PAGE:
We need to consider some background, if we are going to look at the book of Romans. This letter was written by Paul at a time when he was in prison. Paul had never been to Rome, even though he was born a Roman citizen. He knew a number of people who had over the years relocated to Rome. In fact, the small group of believers in Rome had probably written to Paul first, and they asked Paul to answer some theological and religious questions, and give them some of the Godly wisdom that comes from above.

The majority of Christ-followers at this time were Jewish, but not all of them. Paul started this section of the letter with a discussion of the Mosaic Law. I can just hear the responding comments by the Roman Christians who are also Gentiles: “Why are you talking about the Jewish Law Code?” In these beginning chapters of Romans, Paul is setting up an argument. He tells the Roman believers that ALL have sinned. Not just the Jews, under the Jewish or Mosaic Law Code. ALL have fallen short of God’s expectations.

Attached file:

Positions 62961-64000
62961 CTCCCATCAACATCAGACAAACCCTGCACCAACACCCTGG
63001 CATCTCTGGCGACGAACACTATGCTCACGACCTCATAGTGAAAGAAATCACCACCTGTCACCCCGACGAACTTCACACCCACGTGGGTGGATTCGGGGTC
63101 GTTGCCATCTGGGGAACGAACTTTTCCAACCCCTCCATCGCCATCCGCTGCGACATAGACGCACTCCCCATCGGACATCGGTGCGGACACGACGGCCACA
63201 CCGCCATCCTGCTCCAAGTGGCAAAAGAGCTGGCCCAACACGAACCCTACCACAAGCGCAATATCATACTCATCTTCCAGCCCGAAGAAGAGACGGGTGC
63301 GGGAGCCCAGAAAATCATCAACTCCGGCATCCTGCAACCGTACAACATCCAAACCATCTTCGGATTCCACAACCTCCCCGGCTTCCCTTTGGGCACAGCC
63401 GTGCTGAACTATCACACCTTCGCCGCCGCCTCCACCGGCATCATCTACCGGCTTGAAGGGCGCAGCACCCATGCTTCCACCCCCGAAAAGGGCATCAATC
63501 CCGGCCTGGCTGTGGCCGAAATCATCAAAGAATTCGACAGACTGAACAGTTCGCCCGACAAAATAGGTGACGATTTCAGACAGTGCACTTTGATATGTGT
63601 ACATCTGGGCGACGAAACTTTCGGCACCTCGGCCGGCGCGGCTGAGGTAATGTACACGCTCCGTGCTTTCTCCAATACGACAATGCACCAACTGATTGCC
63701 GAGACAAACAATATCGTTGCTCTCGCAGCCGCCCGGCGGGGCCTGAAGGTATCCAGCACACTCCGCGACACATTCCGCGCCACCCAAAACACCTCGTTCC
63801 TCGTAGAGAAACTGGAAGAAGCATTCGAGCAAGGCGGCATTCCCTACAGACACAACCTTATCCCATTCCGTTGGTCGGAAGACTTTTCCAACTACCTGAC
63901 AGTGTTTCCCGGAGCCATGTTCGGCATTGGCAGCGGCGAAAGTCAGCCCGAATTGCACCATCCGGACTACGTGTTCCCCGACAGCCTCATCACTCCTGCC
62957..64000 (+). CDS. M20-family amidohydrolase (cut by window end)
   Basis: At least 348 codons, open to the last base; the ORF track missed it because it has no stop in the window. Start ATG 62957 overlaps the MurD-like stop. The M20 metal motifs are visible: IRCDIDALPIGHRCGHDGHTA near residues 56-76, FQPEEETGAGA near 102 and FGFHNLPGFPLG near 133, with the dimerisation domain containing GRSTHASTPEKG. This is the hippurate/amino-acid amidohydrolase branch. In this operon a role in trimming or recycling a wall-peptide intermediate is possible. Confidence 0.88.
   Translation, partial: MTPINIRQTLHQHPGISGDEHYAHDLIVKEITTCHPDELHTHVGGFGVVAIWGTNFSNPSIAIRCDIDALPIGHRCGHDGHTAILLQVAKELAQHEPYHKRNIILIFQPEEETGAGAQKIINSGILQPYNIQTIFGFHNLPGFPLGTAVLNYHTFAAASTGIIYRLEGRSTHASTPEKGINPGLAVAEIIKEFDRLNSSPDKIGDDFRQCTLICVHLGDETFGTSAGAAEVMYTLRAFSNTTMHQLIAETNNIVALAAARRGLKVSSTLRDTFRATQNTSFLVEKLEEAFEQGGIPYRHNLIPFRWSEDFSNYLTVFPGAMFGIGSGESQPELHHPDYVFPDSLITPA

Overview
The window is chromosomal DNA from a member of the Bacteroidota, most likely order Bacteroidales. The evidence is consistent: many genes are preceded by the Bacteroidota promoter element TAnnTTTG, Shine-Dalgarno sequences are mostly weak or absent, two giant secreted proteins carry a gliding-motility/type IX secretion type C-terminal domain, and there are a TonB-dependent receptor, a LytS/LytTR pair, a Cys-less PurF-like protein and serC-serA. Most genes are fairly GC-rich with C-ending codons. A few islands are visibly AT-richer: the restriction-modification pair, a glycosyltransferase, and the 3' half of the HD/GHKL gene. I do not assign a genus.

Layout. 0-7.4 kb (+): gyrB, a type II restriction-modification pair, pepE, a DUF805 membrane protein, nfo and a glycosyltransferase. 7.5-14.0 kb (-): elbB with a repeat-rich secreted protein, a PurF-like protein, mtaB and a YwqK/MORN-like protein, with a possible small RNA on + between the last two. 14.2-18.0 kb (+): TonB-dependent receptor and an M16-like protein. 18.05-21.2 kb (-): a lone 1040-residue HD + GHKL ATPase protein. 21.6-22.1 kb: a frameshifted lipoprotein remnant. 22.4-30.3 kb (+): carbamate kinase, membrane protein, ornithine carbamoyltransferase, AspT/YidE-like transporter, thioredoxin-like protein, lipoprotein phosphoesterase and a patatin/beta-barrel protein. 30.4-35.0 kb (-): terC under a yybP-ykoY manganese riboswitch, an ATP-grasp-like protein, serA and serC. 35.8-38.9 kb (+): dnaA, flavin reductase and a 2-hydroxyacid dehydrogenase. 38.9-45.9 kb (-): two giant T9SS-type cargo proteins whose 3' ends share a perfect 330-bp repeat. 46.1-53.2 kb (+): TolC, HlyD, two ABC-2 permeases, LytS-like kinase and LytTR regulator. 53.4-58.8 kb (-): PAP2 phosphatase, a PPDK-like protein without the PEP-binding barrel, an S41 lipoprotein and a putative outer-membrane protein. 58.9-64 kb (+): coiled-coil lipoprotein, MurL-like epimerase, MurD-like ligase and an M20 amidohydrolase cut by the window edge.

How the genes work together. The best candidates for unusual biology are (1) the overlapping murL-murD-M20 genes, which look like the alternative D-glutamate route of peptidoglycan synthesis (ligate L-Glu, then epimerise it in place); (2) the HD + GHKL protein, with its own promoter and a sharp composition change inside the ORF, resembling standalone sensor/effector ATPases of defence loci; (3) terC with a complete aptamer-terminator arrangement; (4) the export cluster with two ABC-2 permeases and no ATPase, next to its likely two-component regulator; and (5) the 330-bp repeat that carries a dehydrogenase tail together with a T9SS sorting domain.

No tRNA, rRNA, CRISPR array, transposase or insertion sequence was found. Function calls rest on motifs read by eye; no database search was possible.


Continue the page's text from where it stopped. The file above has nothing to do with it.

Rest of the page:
Here in Romans 3 Paul highlighted the Law of Moses, and how difficult it is that anyone could be considered righteous. Another way of saying this is: The Law, in which the Jew boasted and the possession of which the Jew took for righteousness, is not able to make any one righteous but only to show them to be unrighteous. [1]

Sure, there is a whole lot of talk about unrighteousness in Romans. Paul comes right out and says, “For all have sinned and fall short of the glory of God.” Romans 3:23 is a verse countless Christians have used over the centuries to let people know what a rotten state we are all in. Notice that this verse does not say “For some have sinned,” or even “For most have sinned.” No. we ALL have sinned. We ALL have shown how unrighteous we are. We ALL fall short of the glory of God, that glory that goes so far beyond words.

Just between you and me, I am very glad we do not use the Mosaic Law to be our rulebook now for the believers’ faith. Paul even says so a couple of verses before, “Therefore no one will be declared righteous in God’s sight by the works of the law; rather, through the law we become conscious of our sin.” In other words, ALL have fallen short of God’s expectations.